Most Taiwanese are upset about the Democratic Progressive Party (DPP) administration’s cross-strait and economic performance, a survey published yesterday showed.
The poll, which focused on public perception of the DPP and Chinese Nationalist Party (KMT), was commissioned by the Taiwan Competitiveness Forum, whose members include former People First Party legislator Pang Chien-kuo (龐建國) and KMT member Hsieh Ming-hui (謝明輝).
More than half of respondents said that the DPP administration does worse than the KMT government when it comes to foreign relations, and 61.7 percent said that cross-strait relations have deteriorated since the DPP assumed power, the survey showed.
As for the economy, 48.8 percent said that it has worsened, while 33.7 percent said that there is little difference between the DPP’s and the KMT’s performance.
Without endorsing the so-called “1992 consensus” and the concept that people from both sides of the Taiwan Strait are “one family,” President Tsai Ing-wen (蔡英文) would not be able to improve the nation’s foreign relations and economic development, Pang said.
The “1992 consensus”— a term former Mainland Affairs Council chairman Su Chi (蘇起) admitted making up in 2000 — refers to a tacit understanding between the KMT and the Chinese Communist Party that both sides acknowledge there is “one China,” with each side having its own interpretation of what “China” means.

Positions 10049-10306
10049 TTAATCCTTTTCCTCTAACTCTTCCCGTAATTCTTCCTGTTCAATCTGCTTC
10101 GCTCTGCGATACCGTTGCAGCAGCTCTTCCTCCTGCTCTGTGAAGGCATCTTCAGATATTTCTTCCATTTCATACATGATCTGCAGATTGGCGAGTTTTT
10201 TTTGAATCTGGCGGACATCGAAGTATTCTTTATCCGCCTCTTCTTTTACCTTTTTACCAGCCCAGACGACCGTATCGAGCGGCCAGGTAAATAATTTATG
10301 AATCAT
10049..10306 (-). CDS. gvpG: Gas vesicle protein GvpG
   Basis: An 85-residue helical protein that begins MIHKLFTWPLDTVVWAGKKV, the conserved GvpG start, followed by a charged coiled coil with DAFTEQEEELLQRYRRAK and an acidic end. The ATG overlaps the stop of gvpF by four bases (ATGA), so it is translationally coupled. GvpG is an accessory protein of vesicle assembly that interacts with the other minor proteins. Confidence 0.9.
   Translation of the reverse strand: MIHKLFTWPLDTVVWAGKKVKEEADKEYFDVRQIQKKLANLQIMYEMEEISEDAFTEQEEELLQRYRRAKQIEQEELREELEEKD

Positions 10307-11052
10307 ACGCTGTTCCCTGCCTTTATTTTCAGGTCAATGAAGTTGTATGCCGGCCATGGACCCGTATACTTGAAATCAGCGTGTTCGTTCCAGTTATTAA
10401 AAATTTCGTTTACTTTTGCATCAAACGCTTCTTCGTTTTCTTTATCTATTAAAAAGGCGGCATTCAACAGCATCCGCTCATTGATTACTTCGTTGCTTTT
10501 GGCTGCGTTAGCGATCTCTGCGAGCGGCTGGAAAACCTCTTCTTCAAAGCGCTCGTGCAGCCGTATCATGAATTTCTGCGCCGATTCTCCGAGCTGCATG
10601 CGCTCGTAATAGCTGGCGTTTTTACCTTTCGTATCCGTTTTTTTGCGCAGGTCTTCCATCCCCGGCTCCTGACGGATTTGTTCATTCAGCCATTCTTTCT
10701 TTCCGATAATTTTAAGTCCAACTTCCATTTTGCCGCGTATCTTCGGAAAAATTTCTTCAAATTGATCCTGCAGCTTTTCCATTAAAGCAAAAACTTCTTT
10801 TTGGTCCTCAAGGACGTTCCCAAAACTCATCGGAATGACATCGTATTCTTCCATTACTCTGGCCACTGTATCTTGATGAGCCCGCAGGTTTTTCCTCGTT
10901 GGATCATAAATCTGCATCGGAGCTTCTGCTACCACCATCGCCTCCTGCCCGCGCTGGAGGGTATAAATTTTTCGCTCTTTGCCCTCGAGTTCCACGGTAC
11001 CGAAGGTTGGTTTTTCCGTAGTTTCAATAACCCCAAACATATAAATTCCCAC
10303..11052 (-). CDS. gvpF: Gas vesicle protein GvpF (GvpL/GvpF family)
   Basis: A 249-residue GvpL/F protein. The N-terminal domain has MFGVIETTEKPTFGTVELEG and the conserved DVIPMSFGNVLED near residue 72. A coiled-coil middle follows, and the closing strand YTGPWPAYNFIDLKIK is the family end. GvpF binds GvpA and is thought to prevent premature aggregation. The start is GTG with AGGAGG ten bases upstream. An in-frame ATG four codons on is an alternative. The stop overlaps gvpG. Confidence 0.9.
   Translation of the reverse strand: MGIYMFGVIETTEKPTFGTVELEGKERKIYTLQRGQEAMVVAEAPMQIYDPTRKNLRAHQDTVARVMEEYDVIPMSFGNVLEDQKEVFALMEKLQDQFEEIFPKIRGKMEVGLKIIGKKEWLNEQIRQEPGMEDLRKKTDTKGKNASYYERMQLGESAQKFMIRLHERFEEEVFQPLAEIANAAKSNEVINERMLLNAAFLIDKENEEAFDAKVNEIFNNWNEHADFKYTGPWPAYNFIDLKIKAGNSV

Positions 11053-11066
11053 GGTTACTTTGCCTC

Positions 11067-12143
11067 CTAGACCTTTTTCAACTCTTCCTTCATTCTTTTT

Public dissatisfaction with Tsai’s performance reached 64.1 percent, increasing by 3.8 percentage points from a February poll, while dissatisfaction with Premier William Lai’s (賴清德) performance rose 6.4 points to 47.5 percent, Hsieh said.
While Tsai has encouraged government officials to show humility, nearly 40 percent of respondents said that the ruling party has not demonstrated more tolerance for social dissent than the KMT, Hsieh added.
Asked which party they supported, 23.1 percent said the KMT and 14.6 percent chose the DPP, while more than half of respondents had no preference, he said.
The KMT appears to be gaining territory ahead of the Nov. 24 local elections, Hsieh added.
The survey, conducted from July 22 to July 24 by Taiwan Real Survey Co, collected 1,083 valid samples via telephone interviews and had a margin of error of 2.98 percentage points.
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